Democrats Would Squash Drug Innovation
- Democrats have introduced a plan that would decimate pharmaceutical innovation, especially for drugs to treat rare and complex diseases.
- Their legislation would cause more than a 90% reduction in medicines developed by small and emerging biotech companies.
- The Democrats’ plan would be especially devastating for patients with diseases that currently have no cure, or even effective treatment, like Alzheimer’s disease.
Democrats have introduced legislation to impose price controls for pharmaceuticals, which would dramatically cut the resources needed for drug innovation. The bill, H.R.3, would allow the secretary of health and human services to set a ceiling on drug prices in Medicare, based on what other countries pay for the products. The House passed the bill last Congress and reintroduced it on April 22. Senator Sanders has introduced legislation to require the HHS secretary to set Medicare Part D prices and “prioritize negotiating for drugs that place the most burden on seniors and taxpayers.”
devastating to innovation
H.R.3 would base the price Medicare pays for certain single-source, non-generic drugs on the price set by the HHS secretary. The range of negotiated outcomes, however, would be restricted by a price ceiling equal to 120% of the average price paid in Australia, Canada, France, Germany, Japan, and the United Kingdom. The secretary would be required to set prices for at least 25 drugs in 2024 and at least 50 drugs each year after that. Drugs eligible for price setting would be the 125 drugs in Medicare Part D with the highest net spending and the 125 drugs accounting for the most spending across the entire United States. Insulin and any newly approved products with a “wholesale acquisition cost” at least equal to the U.S. median household income would also be eligible. Prices set by the secretary would be mandated in the Medicare program and available to commercial plans, drastically expanding the role of the HHS secretary in setting prices in the private market. Drug makers that do not accept the set price would be charged an excise tax of 65% to 95% of their gross sales from the drug.
When the Congressional Budget Office scored the 2019 version of H.R.3, it estimated that as a result of the excise tax, manufacturers would be forced to take the price set by the secretary, which would save the federal government $456 billion over 10 years. The savings would come at the cost of fewer drugs being brought to market, which would harm American patients.
Democrats’ Plan Would Mean Fewer New Drugs Brought to Market
Price setting would drastically shrink revenue for pharmaceutical companies and their research and development budgets. Compared to other industries, pharmaceutical manufacturers invest large amounts of their revenues in R&D, making innovation in this industry particularly vulnerable to price controls.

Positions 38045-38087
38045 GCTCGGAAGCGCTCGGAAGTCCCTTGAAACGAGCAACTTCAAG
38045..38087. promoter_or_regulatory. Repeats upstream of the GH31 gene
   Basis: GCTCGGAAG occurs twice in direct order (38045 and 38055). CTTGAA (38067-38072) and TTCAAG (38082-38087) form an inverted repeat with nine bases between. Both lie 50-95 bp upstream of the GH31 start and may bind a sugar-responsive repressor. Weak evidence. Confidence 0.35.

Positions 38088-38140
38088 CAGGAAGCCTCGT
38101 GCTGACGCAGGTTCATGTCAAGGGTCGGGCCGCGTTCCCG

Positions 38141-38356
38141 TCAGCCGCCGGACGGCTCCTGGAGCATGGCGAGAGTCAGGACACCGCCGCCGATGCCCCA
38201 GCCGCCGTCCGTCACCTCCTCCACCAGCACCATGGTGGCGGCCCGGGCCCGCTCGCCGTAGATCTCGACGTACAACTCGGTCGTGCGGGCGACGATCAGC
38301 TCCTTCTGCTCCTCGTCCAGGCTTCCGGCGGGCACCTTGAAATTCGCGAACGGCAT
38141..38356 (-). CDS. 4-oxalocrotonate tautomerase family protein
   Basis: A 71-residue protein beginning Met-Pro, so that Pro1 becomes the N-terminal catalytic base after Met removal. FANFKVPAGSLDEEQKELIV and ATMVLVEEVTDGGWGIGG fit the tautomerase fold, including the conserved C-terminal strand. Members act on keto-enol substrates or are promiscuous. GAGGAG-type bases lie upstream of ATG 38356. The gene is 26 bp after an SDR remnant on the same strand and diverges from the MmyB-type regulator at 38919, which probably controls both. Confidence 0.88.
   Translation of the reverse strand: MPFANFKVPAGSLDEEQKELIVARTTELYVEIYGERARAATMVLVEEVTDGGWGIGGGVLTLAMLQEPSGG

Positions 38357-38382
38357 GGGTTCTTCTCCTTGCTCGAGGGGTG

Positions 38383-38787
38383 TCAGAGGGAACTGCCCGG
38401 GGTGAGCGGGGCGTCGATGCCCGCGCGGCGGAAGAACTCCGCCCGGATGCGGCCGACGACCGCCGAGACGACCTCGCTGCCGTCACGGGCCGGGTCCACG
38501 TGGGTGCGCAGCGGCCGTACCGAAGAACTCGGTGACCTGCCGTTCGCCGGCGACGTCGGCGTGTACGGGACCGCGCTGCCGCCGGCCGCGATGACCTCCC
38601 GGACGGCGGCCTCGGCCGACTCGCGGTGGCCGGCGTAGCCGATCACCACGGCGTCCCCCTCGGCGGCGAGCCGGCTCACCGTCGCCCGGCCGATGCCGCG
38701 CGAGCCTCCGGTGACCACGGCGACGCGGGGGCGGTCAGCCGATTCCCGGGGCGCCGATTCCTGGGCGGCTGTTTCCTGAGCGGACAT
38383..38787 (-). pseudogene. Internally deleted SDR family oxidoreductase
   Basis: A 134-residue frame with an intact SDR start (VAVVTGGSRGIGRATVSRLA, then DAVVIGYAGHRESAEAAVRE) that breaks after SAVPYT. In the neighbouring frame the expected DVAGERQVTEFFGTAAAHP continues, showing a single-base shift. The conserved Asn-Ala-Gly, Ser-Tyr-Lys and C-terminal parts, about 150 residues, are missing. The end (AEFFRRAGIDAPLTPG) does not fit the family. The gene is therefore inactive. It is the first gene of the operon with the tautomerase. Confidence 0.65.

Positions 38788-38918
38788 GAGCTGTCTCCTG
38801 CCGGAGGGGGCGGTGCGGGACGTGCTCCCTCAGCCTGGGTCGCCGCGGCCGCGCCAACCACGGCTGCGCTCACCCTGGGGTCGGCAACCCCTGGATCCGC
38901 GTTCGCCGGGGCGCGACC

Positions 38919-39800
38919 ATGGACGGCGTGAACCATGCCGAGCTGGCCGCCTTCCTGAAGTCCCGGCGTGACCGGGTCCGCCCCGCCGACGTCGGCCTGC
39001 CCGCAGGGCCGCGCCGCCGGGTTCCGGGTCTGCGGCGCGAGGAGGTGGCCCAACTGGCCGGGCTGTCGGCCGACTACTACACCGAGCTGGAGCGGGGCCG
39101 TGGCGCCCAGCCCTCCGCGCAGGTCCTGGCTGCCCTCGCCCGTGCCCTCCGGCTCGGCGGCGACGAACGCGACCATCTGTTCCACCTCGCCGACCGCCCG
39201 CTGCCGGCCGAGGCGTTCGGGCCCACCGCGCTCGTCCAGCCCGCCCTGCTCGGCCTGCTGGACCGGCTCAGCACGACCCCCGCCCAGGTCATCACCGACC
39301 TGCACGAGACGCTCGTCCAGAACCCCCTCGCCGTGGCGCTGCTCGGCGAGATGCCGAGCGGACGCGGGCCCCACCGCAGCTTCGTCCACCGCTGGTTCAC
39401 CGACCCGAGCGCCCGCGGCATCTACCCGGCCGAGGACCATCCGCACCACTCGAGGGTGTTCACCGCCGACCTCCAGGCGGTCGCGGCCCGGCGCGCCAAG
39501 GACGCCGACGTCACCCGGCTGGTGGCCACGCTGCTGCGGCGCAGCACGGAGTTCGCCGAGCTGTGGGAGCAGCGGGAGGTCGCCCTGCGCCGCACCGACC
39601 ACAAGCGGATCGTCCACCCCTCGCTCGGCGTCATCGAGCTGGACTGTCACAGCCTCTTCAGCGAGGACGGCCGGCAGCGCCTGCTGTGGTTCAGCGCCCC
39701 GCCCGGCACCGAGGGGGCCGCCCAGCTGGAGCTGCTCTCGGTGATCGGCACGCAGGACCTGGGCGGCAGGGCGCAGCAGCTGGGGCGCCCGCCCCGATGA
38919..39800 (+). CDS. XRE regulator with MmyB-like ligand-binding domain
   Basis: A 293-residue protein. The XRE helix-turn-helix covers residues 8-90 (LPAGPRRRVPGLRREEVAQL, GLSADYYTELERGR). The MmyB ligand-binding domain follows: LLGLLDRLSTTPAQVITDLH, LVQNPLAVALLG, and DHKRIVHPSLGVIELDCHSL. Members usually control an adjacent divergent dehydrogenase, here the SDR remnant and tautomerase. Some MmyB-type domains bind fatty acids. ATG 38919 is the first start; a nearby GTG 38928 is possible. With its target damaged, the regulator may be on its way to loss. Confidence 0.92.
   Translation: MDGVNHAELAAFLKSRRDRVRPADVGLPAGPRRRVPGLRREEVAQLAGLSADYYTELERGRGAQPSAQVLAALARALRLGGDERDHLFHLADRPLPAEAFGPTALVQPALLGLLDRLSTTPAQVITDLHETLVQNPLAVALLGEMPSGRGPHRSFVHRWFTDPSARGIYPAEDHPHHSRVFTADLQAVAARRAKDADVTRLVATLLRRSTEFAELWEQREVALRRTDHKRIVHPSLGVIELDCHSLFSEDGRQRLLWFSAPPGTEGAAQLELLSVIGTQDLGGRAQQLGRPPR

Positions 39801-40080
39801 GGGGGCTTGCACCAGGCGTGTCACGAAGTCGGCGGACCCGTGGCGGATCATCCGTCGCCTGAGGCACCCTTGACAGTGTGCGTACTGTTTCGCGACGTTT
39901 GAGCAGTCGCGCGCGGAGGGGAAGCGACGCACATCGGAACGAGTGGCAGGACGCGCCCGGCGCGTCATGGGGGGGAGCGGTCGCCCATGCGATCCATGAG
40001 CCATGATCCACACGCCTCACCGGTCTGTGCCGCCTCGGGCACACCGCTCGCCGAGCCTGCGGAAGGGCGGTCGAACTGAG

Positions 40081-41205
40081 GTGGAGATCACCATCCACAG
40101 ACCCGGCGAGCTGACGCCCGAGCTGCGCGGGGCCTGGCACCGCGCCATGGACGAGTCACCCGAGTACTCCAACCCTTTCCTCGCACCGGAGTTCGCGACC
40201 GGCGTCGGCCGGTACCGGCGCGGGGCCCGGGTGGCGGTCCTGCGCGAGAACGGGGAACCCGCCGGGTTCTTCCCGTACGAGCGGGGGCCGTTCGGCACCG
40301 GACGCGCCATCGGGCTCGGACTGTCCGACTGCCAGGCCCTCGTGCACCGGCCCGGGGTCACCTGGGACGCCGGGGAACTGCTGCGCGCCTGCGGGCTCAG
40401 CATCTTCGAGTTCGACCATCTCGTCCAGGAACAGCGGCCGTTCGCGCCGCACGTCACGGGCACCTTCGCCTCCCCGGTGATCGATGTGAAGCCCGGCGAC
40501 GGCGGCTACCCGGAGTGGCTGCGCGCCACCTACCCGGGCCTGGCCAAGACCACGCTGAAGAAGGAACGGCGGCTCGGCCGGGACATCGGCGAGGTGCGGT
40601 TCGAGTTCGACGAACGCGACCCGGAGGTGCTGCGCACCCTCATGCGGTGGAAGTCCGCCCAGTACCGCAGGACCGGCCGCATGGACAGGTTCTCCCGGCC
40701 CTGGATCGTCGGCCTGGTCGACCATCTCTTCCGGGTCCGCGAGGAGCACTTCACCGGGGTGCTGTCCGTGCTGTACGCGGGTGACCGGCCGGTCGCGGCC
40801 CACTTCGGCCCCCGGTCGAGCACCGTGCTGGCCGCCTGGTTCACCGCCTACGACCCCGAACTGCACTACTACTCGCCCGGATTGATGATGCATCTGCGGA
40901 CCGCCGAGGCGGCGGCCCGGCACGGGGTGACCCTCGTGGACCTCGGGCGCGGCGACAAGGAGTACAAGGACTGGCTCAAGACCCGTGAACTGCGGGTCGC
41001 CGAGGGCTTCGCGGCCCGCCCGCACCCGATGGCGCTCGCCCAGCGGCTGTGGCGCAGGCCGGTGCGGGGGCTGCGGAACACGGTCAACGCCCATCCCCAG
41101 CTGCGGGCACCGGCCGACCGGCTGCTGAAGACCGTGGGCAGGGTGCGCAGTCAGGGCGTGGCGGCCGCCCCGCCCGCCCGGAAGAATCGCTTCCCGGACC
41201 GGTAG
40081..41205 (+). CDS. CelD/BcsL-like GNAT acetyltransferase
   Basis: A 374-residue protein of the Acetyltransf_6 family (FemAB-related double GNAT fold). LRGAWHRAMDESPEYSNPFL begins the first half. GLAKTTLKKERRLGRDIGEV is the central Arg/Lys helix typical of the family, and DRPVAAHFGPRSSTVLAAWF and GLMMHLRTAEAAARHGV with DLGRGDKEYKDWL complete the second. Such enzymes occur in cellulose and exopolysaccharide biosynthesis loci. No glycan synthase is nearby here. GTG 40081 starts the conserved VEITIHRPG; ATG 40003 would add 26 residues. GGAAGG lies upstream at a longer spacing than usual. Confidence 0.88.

According to one study, H.R.3 would reduce the earnings of affected drug companies by 62% on average. One-third of these companies would see their earnings drop by more than 95%. This would lead drug makers to cut their investments and partnerships in researching new treatments. The study estimates that if the government sets the price on 125 products, the number of medicines developed by small and emerging biotechnology firms would drop from 68 new drugs per year to only two, a 97% reduction.
alzheimer’s Research screeches to a halt
The Democrats’ plan is focused on drugs with the highest cost and ignores the need for treatments and cures to help develop personalized medicine. The most challenging diseases, like Alzheimer’s, require the most investment to study and develop treatments. Developing a new dementia drug has been estimated to cost $5.7 billion and take about 13 years. Drug makers can take on this risk and investment only if they make enough money on other products. If the government artificially limits those other revenue sources, drug innovators would likely stop researching Alzheimer’s disease entirely.
According to the Alzheimer’s Association, care for people with Alzheimer’s or other forms of dementia will cost the U.S. $355 billion this year. By 2050, the group estimates 12.7 million people age 65 and older will have Alzheimer’s. Continued investment in developing treatments for this disease is vital to reduce the burden on the public health system.
Public policy should preserve incentives for innovators to tackle our most pressing public health challenges while also taking legitimate steps to ensure medicines are affordable and accessible for those who need them. The Democrats’ plan plainly fails this test, putting political expediency before the long-term needs of patients.
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